Clear information about the service, the management, the facilities, and how to complain was provided to people and visitors. A brochure and service user guide were available and menus and information regarding activities were displayed.

People were referred to health care professionals when needed and in a timely way. Personal records included people’s individual plans of care, life history, likes and dislikes and preferred activities. The staff promoted people’s independence and encouraged people to do as much as possible for themselves.

People’s individual assessments and care plans were reviewed twice a year with their participation or their representatives’ involvement. People’s care plans were updated when their needs changed to make sure they received the care and support they needed.

A range of activities was provided. Information about people’s hobbies, interests and skills was not always used to plan how they were supported to spend their time. We have made a recommendation about this.

The service took account of people’s complaints, comments and suggestions. People’s views were sought and acted upon. People’s relatives were asked about their views when they visited the home and when people’s care plans were reviewed. The service sent annual questionnaires to people’s relatives or representatives and analysed and sought to act upon the results of the surveys.

The service notified the Care Quality Commission of any significant events that affected people or the service and promoted a good relationship with stakeholders.

The registered manager kept up to date with any changes in legislation that may affect the service, and participated in monthly forums with other managers from other services where good practice was discussed. The registered manager and deputy manager carried out comprehensive audits to identify how the service could improve. They acted on the results of these audits and made necessary changes to improve the quality of the service and care.

Inspection areas

Safe

Good

Updated 16 December 2015

The service was safe.

Staff were trained to protect people from abuse and harm and knew how to refer to the local authority if they had any concerns.

Risk assessments were centred on the needs of the individuals and there were sufficient staff on duty to safely meet people’s needs.

Safe recruitment procedures were followed in practice. Medicines were administered safely.

The environment was secure, well maintained and cleaned to a good standard.

Effective

Good

Updated 16 December 2015

The service was effective.

The registered manager had ensured the requirements of the Mental Capacity Act 2005 were met in respect of people making decisions about their care.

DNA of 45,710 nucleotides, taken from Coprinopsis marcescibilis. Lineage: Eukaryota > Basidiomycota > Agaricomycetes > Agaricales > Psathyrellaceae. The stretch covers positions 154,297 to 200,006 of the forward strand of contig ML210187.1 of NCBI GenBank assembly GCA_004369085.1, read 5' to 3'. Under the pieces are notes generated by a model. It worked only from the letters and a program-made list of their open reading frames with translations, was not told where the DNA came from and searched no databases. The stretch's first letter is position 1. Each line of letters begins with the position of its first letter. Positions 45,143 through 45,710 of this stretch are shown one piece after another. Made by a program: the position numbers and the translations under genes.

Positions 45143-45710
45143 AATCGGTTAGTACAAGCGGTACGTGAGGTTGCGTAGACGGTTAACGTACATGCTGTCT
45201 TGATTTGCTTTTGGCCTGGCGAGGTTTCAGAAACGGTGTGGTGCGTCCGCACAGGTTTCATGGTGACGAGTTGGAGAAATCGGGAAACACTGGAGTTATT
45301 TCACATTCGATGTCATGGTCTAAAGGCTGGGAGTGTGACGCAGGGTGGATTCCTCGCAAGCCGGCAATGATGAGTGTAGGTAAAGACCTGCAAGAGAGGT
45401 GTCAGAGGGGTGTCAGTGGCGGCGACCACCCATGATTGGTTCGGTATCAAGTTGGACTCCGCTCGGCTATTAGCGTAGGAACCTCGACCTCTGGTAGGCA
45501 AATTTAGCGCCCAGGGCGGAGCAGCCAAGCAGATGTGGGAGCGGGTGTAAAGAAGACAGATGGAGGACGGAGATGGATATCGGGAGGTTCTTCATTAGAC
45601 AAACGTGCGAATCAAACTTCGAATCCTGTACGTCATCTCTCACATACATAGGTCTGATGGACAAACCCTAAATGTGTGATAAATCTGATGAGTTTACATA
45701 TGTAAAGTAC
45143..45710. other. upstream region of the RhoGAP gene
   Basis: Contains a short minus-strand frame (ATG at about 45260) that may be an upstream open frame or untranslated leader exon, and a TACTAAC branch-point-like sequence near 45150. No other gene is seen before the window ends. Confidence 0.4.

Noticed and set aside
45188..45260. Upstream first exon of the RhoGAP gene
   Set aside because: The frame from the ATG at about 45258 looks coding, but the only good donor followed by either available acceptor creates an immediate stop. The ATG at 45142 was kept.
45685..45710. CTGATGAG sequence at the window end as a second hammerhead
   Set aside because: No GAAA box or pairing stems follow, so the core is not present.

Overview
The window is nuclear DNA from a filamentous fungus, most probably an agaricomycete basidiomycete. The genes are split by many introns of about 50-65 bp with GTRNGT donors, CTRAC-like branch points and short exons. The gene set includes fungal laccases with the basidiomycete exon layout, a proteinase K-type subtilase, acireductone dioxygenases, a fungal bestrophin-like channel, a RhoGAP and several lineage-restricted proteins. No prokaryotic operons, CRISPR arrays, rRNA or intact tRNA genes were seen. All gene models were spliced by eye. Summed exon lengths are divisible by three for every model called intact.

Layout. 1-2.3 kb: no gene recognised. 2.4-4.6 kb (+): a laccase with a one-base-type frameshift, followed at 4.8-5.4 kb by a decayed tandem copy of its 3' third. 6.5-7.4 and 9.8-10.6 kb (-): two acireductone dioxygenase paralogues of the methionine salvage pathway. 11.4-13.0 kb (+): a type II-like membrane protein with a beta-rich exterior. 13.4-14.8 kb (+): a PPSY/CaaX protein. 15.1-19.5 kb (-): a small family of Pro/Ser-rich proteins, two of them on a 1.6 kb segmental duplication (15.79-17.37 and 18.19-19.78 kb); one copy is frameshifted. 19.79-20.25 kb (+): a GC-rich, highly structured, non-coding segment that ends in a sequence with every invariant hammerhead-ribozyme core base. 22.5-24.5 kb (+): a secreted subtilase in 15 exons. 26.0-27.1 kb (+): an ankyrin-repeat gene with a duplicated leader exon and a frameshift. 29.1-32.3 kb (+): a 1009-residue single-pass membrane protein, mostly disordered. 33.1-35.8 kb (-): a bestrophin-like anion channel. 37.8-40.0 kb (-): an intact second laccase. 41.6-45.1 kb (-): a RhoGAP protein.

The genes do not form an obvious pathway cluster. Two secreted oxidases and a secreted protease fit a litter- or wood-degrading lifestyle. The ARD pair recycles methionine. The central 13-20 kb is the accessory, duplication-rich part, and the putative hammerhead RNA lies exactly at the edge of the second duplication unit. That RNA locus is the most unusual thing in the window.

Staff in care roles were trained and had a good knowledge of each person and of how to meet their specific support needs. However, some staff in housekeeping and catering roles had not received the training they required to work safely.

The registered manager had ensured that relevant applications to the statutory authority in relation to Deprivation of Liberty Safeguards office had been submitted.

People were supported to be able to eat and drink sufficient amounts to meet their needs and were provided with a choice of suitable and nutritious food and drink. People were referred to healthcare professionals promptly when needed.

Caring

Good

Updated 16 December 2015

The service was caring.

Staff communicated effectively with people and treated them with kindness and compassion, but some language used by staff did not reflect the values of the service.

Staff promoted people’s independence and encouraged them to do as much for themselves as they were able to.

People’s privacy and dignity was respected by staff.

Responsive

Good

Updated 16 December 2015

The service was responsive.

People’s care was personalised to reflect their wishes and what was important to them. Care plans and risk assessments were reviewed and updated when needs changed. The delivery of care was in line with people’s care plans.

The service sought feedback from people and their representatives about the overall quality of the service. Complaints were addressed promptly and appropriately.

Well-led

Good

Updated 16 December 2015

The service was well led.

There was an open and positive culture which focussed on people. The manager operated an ‘open door ‘policy, welcoming people and staff’s suggestions for improvement.

There was an effective system of quality assurance in place. The registered manager carried out audits and analysed them to identify where improvements could be made.